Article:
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The importance of a good credit score
Your Credit Rating Matters:
The Importance of a Good Credit Score

If you are considering applying for a loan, then you may first want to ensure that your credit rating and credit score are accurate. Why? Well, your credit report will be the first place that a financial company will look when you make an application to help evaluate whether or not you will be a low-risk customer and have good credit. There are three major credit reference agencies in the US:  Experian, Equifax, and Trans Union. Keep in mind that it might be worthwhile checking your credit score details with all three agencies to see where you stand.

You may not think that there will be an issue here if you have a good credit rating.  You may, for example, make sure to pay your bills on time every single month.  However, even if you think your credit score is squeaky-clean, it's worth checking it anyway. After all, it's in your best interests to ensure that all of the information in your good credit report is up-to-date and accurate.

The fact is that studies show that many credit reports contain inaccuracies that could affect your credit rating; this could even lead to the rejection of a loan application! Imagine finding out after the fact that you were rejected for a loan because of a simple human error or technical glitch on your credit score. That's why reviewing your credit report before you make an application can be a good idea.  It simply gives you the chance to have the agency change anything that may be the result of human error or technical problems.

So, before you make an application, check your credit report and credit rating for the following:

Clerical errors

Sometimes credit reports and credit scores contain inaccuracies that are the result of a computer glitch or a clerical error. These may include uncredited payments, late payments, or data mixed in from somebody with a similar name. By reviewing your credit report and credit rating before the lenders do, you'll see exactly what they will see when they look at your credit score, but you’ll be able to change inaccurate information on your credit rating before it's too late!

The solution:  Bear in mind that it's your responsibility to notify a credit reference agency of inaccurate information that affects your good credit, but the effort involved can be well worth it in the long run.

Excess unused credit

Do you have credit cards in your wallet or purse that you don’t use very often? Any that you never use? These cards can actually have an adverse effect on your credit rating, since lenders sometimes see too much 'revolving debt' as a negative when reviewing loan applications.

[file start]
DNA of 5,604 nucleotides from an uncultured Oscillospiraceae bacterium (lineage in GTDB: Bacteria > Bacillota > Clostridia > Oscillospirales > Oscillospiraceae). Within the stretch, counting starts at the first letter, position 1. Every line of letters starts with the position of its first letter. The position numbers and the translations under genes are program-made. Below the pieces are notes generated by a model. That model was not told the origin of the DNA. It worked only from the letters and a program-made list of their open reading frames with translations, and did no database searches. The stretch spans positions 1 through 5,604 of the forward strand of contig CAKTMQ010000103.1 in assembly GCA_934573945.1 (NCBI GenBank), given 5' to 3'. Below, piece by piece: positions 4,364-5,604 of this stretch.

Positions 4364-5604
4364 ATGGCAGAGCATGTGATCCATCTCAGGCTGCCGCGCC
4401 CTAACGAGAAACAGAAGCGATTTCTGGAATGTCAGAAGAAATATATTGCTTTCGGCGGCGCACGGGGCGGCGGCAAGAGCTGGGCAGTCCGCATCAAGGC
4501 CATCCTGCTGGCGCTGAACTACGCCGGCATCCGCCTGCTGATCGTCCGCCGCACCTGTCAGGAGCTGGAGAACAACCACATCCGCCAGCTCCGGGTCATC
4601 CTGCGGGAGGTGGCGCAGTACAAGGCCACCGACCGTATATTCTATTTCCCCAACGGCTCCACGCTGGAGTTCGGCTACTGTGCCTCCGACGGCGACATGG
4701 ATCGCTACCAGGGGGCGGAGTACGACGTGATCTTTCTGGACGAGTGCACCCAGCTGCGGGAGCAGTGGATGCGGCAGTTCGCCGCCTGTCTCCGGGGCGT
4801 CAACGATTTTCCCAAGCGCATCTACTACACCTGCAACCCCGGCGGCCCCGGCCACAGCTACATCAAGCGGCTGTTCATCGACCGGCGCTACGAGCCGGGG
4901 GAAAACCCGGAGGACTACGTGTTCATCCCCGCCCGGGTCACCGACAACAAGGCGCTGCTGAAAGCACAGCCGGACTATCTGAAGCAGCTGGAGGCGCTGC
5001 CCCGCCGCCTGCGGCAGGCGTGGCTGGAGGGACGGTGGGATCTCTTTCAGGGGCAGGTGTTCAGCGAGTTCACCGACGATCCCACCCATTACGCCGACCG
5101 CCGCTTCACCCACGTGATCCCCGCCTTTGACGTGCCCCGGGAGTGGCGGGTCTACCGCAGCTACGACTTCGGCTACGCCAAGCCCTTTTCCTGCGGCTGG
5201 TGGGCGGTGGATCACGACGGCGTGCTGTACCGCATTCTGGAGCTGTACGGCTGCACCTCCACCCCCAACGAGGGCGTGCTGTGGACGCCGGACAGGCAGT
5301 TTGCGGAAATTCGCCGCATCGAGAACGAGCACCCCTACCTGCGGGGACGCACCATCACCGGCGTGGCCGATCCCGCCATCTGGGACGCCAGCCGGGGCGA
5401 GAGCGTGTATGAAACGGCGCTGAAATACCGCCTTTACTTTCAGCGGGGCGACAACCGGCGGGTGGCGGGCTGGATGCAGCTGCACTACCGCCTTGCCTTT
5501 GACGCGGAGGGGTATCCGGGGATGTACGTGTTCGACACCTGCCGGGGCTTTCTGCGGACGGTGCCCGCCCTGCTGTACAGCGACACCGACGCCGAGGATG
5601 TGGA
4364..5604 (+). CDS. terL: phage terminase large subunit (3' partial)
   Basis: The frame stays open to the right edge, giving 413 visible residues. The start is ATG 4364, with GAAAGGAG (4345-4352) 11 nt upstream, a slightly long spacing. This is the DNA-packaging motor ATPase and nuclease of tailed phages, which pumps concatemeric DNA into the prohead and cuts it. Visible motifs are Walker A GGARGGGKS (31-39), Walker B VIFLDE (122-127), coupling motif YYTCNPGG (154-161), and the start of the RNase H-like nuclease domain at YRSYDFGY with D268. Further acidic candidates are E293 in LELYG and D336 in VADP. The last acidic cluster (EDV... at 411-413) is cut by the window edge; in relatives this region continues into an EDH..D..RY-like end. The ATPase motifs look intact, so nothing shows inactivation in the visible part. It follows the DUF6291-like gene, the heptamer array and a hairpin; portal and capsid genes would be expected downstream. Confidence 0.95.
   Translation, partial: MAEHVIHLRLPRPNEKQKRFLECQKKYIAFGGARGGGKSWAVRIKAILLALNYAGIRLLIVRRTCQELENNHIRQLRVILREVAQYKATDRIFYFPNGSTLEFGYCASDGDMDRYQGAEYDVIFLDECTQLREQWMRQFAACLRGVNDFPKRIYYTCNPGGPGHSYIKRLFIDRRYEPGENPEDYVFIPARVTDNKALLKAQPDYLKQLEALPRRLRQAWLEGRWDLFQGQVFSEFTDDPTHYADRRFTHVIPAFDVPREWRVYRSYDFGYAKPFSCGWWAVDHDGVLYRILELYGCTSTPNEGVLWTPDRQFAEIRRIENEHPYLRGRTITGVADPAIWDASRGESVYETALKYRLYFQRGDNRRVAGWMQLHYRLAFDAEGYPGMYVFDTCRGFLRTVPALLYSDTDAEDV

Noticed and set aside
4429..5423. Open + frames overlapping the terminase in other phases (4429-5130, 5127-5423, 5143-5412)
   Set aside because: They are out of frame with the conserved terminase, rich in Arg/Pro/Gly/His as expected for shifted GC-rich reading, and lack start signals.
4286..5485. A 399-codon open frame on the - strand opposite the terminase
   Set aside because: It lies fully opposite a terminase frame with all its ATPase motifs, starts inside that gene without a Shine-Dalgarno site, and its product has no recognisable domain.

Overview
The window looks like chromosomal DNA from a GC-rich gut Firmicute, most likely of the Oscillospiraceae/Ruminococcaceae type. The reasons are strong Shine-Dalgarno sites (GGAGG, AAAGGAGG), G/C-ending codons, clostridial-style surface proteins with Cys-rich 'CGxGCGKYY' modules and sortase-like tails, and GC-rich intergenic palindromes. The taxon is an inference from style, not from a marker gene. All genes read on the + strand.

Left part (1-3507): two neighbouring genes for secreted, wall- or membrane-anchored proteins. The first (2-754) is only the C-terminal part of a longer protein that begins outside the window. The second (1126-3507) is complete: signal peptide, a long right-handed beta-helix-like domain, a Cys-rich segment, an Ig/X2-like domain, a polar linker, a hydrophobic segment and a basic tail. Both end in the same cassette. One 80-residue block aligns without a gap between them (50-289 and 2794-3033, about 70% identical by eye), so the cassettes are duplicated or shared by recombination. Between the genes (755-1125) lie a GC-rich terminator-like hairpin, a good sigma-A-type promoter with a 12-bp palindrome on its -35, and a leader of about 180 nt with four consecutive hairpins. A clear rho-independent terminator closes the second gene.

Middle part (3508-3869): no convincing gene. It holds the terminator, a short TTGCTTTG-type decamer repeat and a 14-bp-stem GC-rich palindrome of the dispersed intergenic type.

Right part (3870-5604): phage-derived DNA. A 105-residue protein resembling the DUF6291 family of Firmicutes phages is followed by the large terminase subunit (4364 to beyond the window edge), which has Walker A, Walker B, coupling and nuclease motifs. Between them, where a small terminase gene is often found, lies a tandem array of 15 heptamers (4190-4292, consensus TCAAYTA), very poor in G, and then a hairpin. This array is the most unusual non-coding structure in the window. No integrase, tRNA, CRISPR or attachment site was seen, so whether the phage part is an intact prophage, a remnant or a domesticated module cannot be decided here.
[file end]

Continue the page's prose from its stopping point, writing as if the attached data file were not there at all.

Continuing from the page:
The solution: Consider reducing the number of credit and/or store cards that you hardly/never use, but that are listed as active on your credit report. If you don’t use a card and have no plans to do so in the future, then close down the account. Make sure that the account appears on your credit report as ‘settled’ as this shows that you closed the account down. If you don’t check this, then a prospective lender might assume that the card company closed the account for other reasons.

A few credit cards managed well may actually improve your chances of getting a loan by helping your credit rating. However, lenders don’t like cards with spending close to maximum limits, and interestingly enough, cards with lots of spare balance can be a bad thing too. You can always call a card company and ask it to lower your credit limit if you do have too much balance spare.

Late payments

If you have slipped up in the past and have made a couple of late payments, then this may not be anything to worry about. In terms of your credit rating, late payments are graded by their ‘lateness’ which is usually measured in months and by their frequency. As long as you haven’t made a whole load of extremely late payments and can explain what happened to a lender, then it may not hold this against you. However, too many ‘very late’ late payments are less likely to be overlooked. You may be termed a high risk, and if you get approval for a loan, its interest rates might be higher and its terms less favorable.

The solution: Be prepared to explain any late payments that affect your good credit. Also, since lenders usually look most closely at the last two years, if you've slipped up lately, make a big effort to make all relevant payments on time, every time.

Unnecessary credit searches

Did you know that each time a financial organization runs a credit search when you apply for a product, it will show up on your credit rating and credit score? Most credit searches stay on your credit report for up to two years. Note, however, that your own activity viewing your credit report will not be an issue here.

The solution: Avoid over-applying for credit products and having a lot of credit searches done on your account and your credit rating. Too much activity can make it look like you have financial difficulties, don’t have good credit, or are taking on more debt than you can repay. Of course, lenders understand that some activity may show up on your credit score from shopping around for the best rates on a loan, for example, so they often overlook some activity within a very recent period. It may also help to make a note of this when you make an application.

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